The World Cup kicks off tomorrow. Not before time. I always find the build-up the most tiresome part. I’m not particularly interested in what suits the boys are wearing, where they’ll be staying or which silly celebratory will be pretending to like football for a month in order to make some money off a vaguely football-themed and doubtless unfunny show.
I don’t pay much attention to the papers either. I might be a bit of a sport snob, but I don’t like the communal nature of it all. My neighbour was asking me yesterday whether I thought Crouch should partner Rooney, but she looked blankly at me when I extolled the virtues of Emile Heskey as a physical presence and a provider. Those of us who follow football week in, week out will enjoy the tactical discussions and the chance to which sides other than England, but the nuances of an international tournament won’t interest the casual observer. At least the media seem to have got the message this year: there’s not been a lot of triumphalism surrounding England’s chances and nor should their be. Perhaps a quarter-final exit (as per usual) wouldn’t be all that bad for a side ranked eighth in the world.
Capello’s undoubtedly a step up from any of the recent England managers and doesn’t suffer fools gladly. He won’t be influenced by the press or the pressure, but they’ll be limits to what even he can achieve with this squad. He’s without a goalkeeper with Champions’ League experience and the smart money from the England-attached correspondents is that Robert Green, who kept goal for a struggle side last season, is the front runner for the number one jersey. England’s defensive frailties don’t end there: Glen Johnson might be good going forward but he’s still vulnerable in and around his own box, while Rio Ferdinand’s injury leaves Capello woefully short of options at centre back.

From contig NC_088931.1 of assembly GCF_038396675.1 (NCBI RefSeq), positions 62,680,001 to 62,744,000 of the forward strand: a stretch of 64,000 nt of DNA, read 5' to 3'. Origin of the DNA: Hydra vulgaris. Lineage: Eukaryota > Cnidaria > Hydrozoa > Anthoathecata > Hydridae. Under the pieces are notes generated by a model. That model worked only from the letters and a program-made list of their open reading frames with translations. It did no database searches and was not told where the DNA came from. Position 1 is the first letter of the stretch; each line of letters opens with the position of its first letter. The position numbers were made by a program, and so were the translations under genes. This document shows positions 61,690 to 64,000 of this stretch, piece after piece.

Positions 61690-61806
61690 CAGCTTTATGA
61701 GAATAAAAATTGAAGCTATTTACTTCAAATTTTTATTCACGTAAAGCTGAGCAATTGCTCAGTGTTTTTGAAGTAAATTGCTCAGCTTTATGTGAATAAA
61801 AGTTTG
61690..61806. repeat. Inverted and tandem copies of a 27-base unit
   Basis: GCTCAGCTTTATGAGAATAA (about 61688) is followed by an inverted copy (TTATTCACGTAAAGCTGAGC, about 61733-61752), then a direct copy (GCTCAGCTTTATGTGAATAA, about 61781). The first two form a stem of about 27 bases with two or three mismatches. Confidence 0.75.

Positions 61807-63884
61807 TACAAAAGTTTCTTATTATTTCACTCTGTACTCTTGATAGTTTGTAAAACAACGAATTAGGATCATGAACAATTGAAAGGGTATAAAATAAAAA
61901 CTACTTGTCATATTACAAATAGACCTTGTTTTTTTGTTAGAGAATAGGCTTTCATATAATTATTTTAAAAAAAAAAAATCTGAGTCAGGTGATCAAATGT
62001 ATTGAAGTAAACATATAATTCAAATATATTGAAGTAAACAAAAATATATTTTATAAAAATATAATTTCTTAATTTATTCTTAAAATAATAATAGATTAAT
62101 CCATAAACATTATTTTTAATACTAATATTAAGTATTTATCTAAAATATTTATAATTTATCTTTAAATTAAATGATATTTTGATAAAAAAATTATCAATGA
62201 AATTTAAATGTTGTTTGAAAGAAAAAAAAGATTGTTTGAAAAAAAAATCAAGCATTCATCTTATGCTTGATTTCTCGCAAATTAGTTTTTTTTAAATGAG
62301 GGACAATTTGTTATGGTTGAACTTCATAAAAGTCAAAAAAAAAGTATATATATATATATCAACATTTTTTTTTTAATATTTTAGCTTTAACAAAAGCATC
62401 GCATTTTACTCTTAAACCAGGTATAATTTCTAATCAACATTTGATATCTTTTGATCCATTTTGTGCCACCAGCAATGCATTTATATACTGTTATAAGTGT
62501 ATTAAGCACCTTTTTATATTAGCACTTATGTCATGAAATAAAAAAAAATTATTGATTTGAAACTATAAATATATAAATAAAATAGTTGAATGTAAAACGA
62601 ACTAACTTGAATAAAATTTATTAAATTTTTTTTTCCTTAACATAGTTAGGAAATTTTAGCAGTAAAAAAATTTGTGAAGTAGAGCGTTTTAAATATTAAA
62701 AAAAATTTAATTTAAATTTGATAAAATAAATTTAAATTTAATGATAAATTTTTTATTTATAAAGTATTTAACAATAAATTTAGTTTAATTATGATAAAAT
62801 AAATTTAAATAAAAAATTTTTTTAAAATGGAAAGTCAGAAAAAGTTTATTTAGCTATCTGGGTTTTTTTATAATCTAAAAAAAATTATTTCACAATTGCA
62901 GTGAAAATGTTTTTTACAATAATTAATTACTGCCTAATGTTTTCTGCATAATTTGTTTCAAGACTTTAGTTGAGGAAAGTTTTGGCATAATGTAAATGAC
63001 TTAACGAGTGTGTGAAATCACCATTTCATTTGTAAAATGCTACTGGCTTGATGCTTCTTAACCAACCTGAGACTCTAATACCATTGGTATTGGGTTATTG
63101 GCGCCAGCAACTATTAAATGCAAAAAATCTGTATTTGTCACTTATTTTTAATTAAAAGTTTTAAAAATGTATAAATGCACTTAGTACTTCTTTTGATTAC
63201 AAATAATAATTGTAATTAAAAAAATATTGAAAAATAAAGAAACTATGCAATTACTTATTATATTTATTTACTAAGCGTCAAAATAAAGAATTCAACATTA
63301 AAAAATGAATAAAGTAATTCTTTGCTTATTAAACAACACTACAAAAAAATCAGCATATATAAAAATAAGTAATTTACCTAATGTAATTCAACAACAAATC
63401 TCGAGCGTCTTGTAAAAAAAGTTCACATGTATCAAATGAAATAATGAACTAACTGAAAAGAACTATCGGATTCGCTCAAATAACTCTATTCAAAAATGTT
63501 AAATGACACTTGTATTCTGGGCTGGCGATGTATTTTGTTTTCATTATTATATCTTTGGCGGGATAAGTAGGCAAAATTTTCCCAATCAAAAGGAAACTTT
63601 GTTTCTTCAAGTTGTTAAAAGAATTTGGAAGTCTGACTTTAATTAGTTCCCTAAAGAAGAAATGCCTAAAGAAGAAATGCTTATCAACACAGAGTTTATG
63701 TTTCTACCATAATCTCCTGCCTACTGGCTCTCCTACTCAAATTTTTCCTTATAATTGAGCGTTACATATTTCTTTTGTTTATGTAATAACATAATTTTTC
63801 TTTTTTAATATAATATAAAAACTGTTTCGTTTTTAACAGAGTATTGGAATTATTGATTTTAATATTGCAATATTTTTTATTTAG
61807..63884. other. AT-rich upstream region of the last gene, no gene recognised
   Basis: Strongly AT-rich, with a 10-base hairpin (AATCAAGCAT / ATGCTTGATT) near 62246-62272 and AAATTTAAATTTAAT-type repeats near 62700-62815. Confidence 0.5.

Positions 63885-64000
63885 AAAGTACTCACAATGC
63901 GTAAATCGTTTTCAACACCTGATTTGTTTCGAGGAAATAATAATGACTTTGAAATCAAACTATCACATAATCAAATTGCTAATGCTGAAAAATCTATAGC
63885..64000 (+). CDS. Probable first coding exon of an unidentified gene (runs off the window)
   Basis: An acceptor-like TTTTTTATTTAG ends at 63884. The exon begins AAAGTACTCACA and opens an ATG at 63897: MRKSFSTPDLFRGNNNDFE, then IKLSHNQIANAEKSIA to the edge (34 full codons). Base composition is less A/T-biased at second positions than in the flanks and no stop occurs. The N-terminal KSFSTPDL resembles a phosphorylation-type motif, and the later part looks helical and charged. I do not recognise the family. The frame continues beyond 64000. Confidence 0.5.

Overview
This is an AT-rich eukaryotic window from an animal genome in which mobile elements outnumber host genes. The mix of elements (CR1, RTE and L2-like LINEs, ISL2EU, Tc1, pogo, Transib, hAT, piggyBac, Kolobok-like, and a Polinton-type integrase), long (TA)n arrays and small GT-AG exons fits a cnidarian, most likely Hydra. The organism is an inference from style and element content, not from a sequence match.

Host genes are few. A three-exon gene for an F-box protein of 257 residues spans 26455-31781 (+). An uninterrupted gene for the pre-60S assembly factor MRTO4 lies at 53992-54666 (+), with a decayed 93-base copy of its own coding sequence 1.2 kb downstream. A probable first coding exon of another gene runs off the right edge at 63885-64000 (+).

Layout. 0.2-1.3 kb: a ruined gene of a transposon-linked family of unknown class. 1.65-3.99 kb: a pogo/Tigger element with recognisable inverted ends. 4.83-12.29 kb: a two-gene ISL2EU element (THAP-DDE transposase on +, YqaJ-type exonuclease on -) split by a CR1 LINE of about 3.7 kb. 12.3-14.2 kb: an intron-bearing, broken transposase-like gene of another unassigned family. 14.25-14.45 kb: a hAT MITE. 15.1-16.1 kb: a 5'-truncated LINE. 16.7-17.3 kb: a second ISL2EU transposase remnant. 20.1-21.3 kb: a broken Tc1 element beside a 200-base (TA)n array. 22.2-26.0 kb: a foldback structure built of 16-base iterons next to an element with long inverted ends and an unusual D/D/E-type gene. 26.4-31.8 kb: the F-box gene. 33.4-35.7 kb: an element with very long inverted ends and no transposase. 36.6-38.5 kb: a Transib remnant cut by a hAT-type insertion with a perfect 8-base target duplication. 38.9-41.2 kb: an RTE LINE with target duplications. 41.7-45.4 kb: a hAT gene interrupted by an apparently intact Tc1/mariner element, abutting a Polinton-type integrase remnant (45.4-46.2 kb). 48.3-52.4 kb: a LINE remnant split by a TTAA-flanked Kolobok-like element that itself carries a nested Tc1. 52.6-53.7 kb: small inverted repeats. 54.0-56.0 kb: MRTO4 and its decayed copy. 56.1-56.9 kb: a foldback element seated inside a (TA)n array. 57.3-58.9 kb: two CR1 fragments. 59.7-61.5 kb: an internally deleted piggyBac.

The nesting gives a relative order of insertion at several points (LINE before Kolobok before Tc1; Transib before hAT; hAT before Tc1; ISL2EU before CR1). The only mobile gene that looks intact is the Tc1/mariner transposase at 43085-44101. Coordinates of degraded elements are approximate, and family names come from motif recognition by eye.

Midfield is probably the squad’s strongest area but we’re still stuck on how to solve the Gerrard/Lampard conundrum. Dropping one of them would be the radical option but I doubt Capello will go down that road. I’d like to see plenty of James Milner, who’s got lots to offer and seems to have no fear, in this World Cup but that will require Fabio to be bold. Giving Gerrard the license to venture forward and dictate the play as he does at his best for Liverpool might unlock a few more defences and offer Rooney a bit more support.
The interesting developments will probably take place well away from England’s exertions. Will South Africa become the first World Cup hosts not to make the second stage? Can the laughably inept Raymond Domenech oversee a French miracle? More than half of L’Equipe‘s readers reckon they won’t get out of what looks a pretty straightforward group. Just what will Argentina do? Can either Ghana or Ivory Coast mount a significant challenge? And are Spain ready to challenge on the world stage?
So many questions. There are so many quality players on show but it’s usually a few unexpected gems who shine. Who expected Andrei Arshavin to come to the fore during Euro 2008? I’m looking forward to seeing whether Angel Di Maria can influence this tournament as strongly as many shrewd South American observers believe. The atmosphere will be something else as well. As Samuel Eto’o suggested the other day, this World Cup is a chance for football to put racism to bed. It should be one hell of a party.